While Apple's earnings report last week left little to be desired, one of the more notable observations was that the company's cash hoard, relentlessly rising until now, had seen its first quarterly dip since Lehman, declining by $8 billion from $158.8 billion to $150.6 billion. Which was to be expected: since the technological company has not had much success with "growthy" innovation since the arrival of Tim Cook, it has been forced to become an activist investor's favorite piggybank, buying back and dividending record amounts of cash. In fact, perhaps the most notable feature of its earnings release was that AAPL would boost its buyback plan by 50% to $90 billion.
One small problem: as everyone knows, when it comes to shareholder friendly actions, Apple can only rely on its domestic cash hoard. The foreign cash, unless it is repatriated and subject to substantial tax withholding, is for all buyback and dividend purposes, meaningless. Also, as most know, starting in 2010, there was a dramatic divergence between the amount of cash AAPL generates domestically versus how much it has in offshore bank accounts.
Which brings us to AAPL's most recent cash update between domestic and foreign holdings. Because while total cash may have dipped by $8 billion, foreign-held cash actually rose by $7.8 billion. Which means that Apple's domestic cash tumbled. By how much? The chart below has the answer.
As that highlighted yellow bar shows, AAPL domestic cash tumbled by a record amount, plunging by nearly half, or $16 billion to be specific, from $34 billion to $18 billion.
What this simply means is that after making the history books with the biggest ever, $17 billion bond offering 12 months ago, Apple is about to issue a whole lot more of debt. Sure enough, as FT reported moments ago, AAPL is preparing another $17 billion in debt, to follow the $17 billion it issued last year, which would make it the joint largest bond offering in history. Again. From the FT:
Apple is preparing the groundwork for another blockbuster debt sale in the region of $17bn that could rank as the second-largest corporate bond sale of all time.
Apple plans to use proceeds from the debt sale to fund the buyback rather than tap its $150bn cash pile. About $130bn of that cash is held overseas, 88 per cent of the total, and returning it to the US would lead to a tax charge of up to 35 per cent.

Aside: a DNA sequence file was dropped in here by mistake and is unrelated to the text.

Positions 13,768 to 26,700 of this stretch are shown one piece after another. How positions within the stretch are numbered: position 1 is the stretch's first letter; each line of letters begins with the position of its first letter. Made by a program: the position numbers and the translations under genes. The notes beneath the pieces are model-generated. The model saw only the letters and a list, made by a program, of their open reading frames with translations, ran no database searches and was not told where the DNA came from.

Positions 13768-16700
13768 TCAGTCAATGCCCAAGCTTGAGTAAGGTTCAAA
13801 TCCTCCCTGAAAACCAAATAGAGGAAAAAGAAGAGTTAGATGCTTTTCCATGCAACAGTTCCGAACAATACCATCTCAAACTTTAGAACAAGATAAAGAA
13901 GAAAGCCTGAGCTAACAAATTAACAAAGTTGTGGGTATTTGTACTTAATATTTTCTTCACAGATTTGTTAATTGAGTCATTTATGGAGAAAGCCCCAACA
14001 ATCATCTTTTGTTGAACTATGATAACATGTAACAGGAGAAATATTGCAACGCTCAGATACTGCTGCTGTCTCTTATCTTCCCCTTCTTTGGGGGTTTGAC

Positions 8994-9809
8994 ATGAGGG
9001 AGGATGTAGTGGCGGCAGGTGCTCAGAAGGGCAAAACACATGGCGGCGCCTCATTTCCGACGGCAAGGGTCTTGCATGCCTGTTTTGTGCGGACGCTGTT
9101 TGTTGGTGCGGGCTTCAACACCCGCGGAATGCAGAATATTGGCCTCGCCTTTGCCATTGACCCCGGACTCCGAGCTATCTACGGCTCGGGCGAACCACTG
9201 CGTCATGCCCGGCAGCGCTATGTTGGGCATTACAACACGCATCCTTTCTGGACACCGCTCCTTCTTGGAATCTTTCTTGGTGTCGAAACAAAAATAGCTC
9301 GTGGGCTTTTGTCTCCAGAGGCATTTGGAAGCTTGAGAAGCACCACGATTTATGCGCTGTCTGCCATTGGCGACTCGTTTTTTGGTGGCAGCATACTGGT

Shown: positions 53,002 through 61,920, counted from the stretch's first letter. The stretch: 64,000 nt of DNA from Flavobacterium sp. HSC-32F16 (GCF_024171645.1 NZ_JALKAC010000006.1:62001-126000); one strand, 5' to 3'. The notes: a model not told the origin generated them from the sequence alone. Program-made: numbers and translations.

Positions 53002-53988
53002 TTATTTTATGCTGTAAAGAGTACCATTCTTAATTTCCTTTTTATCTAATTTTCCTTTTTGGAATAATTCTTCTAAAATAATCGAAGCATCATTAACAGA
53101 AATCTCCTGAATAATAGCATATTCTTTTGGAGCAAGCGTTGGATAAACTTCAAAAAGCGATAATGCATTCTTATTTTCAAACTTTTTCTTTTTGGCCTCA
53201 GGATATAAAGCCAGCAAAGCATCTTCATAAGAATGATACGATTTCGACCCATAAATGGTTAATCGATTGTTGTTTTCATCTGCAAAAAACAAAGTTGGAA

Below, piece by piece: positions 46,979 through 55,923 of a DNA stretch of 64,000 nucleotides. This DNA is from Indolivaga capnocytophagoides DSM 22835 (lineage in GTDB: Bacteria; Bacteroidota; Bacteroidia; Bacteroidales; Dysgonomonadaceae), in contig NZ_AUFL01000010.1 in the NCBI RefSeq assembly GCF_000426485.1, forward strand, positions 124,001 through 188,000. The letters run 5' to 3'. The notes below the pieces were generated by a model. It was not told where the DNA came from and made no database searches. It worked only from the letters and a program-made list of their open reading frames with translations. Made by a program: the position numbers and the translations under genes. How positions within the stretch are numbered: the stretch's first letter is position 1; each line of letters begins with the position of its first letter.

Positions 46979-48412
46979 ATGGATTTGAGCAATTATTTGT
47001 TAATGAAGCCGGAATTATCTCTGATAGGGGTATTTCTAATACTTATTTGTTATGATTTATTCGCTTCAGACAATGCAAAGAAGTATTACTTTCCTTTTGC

A foreign debt sale would probably target the eurozone, where interest rates are lower than in the US, and diversify Apple’s debt investor base.
During Apple’s quarterly results call last week, Luca Maestri, Apple’s incoming finance chief, warned that repatriating offshore cash would incur “significant” tax consequences.
Apple was likely to raise “an amount of term debt financing similar to what we issued in 2013”, he said, adding that preparations had also been made to tap the commercial paper market for short-term liquidity.
However, considering the less than smashing success of its first record bond offering (the 2043s are trading at 90, the 2023 at 93), this one may be a little more problematic to pull off, and AAPL may have no choice than to boost the cash coupon to find enough buyers who will likely be unable to flip the bonds on the next day.
The goods news for Apple is that unlike IBM, whose debt/capital ratio soared to the highest ever following its surge in debt-funded buybacks, it still has a lot of balance sheet capacity before it has to be worried about a debt downgrade to fund its returns to shareholders. The bad news, is that unless the company finds a way to boost domestic cashflow, or somehow put the offshore cash to good use, it won't be too long before Apple too, has no choice but to do what every other company is doing in the absence of top-line growth: issue record amounts of debt just to keep shareholders happy.
Needless to say, this strategy works as long as rates are low, but once rates start rising, it stops working.